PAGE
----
Happy Halloween! Let’s make great use of all those pumpkins!
What a wonderful time of year it is- Fall! With Halloween in the air and Thanksgiving on the way we are surrounded by pumpkins everywhere! From carved pumpkins that are scary, funny, pretty or relay messages (i.e. my son and future daughter in law's countdown and wedding date) we love seeing them all!
In addition to the emotional side –going to the pumpkin patch, the fun of carving or the family working on it together that pumpkins offer, it’s most important to note pumpkin is healthy for you too! Pumpkin as an anti-cancer food is often forgotten about most of the rest of the year. So what makes pumpkin help fight breast cancer?
First, pumpkin seeds contains Phytoestrogens; a plant compound that acts like the human estrogen. These can help prevent breast cancer by binding to estrogen receptors to assist by inhibiting the estrogen effects according to a study. Many breast cancers are caused by and feed from estrogen, even male breast cancer.
The Beta-carotene content of pumpkin is converted in the body into Vitamin A which is another form of Antioxidant. These antioxidants help to protect the body against free radicals which can cause cancer. One cup of pumpkin can deliver 17mg of beta carotene, making it one of the highest sources.
Fiber has been shown to be a necessary component for lowering the risk of developing breast cancer when comparing those who consume the most to those who ate the least. Pumpkin is considered a good source of fiber.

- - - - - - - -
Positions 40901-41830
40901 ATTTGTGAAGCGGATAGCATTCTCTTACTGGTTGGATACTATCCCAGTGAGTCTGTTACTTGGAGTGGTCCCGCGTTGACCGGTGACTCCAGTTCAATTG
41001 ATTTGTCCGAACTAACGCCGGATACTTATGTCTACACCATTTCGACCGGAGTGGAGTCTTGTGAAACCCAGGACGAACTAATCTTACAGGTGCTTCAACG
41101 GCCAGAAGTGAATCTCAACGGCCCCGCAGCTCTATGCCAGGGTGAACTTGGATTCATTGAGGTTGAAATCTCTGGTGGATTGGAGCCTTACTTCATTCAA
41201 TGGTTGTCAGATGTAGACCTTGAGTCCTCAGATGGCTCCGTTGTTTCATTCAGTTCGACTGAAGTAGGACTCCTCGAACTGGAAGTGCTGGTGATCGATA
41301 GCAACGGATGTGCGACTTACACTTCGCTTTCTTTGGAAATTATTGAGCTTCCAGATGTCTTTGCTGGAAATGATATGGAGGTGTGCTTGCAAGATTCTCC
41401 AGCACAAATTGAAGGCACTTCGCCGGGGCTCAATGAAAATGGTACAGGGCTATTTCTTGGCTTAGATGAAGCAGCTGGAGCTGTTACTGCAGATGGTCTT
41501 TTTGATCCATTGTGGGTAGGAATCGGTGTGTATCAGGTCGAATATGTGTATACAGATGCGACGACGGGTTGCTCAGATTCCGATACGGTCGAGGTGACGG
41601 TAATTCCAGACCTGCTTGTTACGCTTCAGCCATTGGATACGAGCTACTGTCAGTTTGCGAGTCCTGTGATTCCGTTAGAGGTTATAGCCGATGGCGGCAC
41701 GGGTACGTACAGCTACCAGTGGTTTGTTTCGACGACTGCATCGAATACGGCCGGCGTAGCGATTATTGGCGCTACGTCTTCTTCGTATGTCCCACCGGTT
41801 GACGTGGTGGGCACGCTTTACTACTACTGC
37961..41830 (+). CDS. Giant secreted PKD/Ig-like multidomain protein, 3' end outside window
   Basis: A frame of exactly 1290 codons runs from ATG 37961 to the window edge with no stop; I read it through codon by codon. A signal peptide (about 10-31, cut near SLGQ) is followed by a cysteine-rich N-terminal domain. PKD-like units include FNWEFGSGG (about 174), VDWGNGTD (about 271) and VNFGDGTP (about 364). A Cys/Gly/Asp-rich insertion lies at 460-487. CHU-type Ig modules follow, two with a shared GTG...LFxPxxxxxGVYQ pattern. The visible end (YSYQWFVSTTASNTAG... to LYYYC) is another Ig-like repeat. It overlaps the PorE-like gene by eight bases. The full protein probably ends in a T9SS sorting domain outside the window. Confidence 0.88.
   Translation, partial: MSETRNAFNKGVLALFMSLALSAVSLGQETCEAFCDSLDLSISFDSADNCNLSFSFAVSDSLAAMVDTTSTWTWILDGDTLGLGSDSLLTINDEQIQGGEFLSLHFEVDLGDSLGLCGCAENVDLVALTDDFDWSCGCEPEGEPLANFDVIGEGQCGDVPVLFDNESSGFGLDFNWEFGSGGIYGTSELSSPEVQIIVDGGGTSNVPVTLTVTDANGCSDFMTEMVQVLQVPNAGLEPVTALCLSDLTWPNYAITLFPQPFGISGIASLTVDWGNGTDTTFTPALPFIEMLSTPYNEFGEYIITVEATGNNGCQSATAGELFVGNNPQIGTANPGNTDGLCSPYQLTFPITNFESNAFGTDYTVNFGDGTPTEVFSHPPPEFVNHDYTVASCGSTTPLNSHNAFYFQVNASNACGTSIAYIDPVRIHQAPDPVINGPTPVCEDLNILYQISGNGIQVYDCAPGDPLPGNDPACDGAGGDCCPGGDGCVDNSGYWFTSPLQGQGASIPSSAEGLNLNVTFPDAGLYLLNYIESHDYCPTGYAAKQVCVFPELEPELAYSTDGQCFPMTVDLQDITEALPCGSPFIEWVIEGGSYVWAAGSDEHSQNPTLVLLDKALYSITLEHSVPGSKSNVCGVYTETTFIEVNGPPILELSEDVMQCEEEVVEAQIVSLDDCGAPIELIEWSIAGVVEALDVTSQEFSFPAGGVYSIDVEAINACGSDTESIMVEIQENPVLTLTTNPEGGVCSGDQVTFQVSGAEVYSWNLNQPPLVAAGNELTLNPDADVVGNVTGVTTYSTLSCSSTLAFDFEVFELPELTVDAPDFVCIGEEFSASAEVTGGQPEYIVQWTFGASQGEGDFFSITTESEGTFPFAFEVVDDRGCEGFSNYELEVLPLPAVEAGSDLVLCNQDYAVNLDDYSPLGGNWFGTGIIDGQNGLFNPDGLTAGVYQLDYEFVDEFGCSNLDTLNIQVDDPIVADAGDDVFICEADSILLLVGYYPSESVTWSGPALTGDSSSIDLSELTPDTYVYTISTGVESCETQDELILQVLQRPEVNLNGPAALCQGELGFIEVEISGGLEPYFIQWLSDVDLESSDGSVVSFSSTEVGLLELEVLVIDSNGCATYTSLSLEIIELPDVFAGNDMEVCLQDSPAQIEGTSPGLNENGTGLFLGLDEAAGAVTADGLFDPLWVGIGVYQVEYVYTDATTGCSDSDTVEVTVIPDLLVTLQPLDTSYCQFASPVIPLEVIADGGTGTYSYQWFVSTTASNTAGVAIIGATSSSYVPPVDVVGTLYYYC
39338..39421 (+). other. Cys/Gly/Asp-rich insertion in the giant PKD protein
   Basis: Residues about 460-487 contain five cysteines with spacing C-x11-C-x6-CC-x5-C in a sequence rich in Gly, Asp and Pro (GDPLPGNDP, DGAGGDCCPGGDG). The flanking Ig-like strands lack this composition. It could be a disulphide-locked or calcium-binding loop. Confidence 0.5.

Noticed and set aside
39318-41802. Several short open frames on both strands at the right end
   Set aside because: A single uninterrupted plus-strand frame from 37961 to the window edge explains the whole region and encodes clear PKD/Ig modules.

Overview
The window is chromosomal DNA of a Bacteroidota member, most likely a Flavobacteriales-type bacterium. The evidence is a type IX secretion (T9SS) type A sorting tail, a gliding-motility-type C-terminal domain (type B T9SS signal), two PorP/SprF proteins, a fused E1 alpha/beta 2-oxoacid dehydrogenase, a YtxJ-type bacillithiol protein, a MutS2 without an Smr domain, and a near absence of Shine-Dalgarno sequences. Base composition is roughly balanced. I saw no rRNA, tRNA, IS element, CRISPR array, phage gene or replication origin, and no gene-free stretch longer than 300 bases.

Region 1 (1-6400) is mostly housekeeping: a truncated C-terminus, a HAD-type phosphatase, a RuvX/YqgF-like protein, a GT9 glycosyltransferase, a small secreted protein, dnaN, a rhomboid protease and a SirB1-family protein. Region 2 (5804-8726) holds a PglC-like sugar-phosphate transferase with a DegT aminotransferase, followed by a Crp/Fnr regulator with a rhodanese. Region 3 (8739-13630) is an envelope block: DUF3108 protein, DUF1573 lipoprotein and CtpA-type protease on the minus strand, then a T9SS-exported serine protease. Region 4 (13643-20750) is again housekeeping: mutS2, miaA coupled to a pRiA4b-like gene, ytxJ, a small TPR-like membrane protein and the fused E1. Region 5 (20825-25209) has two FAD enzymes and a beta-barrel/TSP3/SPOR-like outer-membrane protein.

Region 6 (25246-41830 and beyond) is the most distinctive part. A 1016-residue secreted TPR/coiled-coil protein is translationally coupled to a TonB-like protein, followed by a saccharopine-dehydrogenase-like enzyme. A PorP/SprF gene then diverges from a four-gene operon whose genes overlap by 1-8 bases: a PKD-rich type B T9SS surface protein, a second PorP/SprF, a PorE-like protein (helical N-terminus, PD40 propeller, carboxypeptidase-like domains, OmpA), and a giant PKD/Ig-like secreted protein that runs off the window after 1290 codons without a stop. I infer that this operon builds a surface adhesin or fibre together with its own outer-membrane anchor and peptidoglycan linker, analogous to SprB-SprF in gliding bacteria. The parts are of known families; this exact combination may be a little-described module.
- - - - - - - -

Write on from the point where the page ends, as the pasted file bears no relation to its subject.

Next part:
Pumpkin is also considered to be low calorie. There are several studies out that do support a lower calorie diet with a lower incidence of breast cancer. Most of us know already that obesity plays on a large concern of overall good health. It’s important to not “feed” the cancer cells, which is why a diet higher in vegetables, fruits and low glycemic foods are so important. “Contrary to normal cells, most malignant cells depend on steady glucose availability in the blood for their energy.” “Cancer cells thrive on glucose and starve on fats and ketones, which are food-derived energy units that are plentiful in low-carbohydrate diets.”
Whatever your recipe of choice is, fresh pumpkin can have enormous benefits! So if you choose to make your grandmother’s famous pie, add it to your smoothie (yummy!), or puree it and freeze it for a host of different recipes, pumpkins are more than just fun, they’re scary good for you too!
Modah Ani- I Am Thankful
Vicki Singer Wolf, Co-Founder, Editor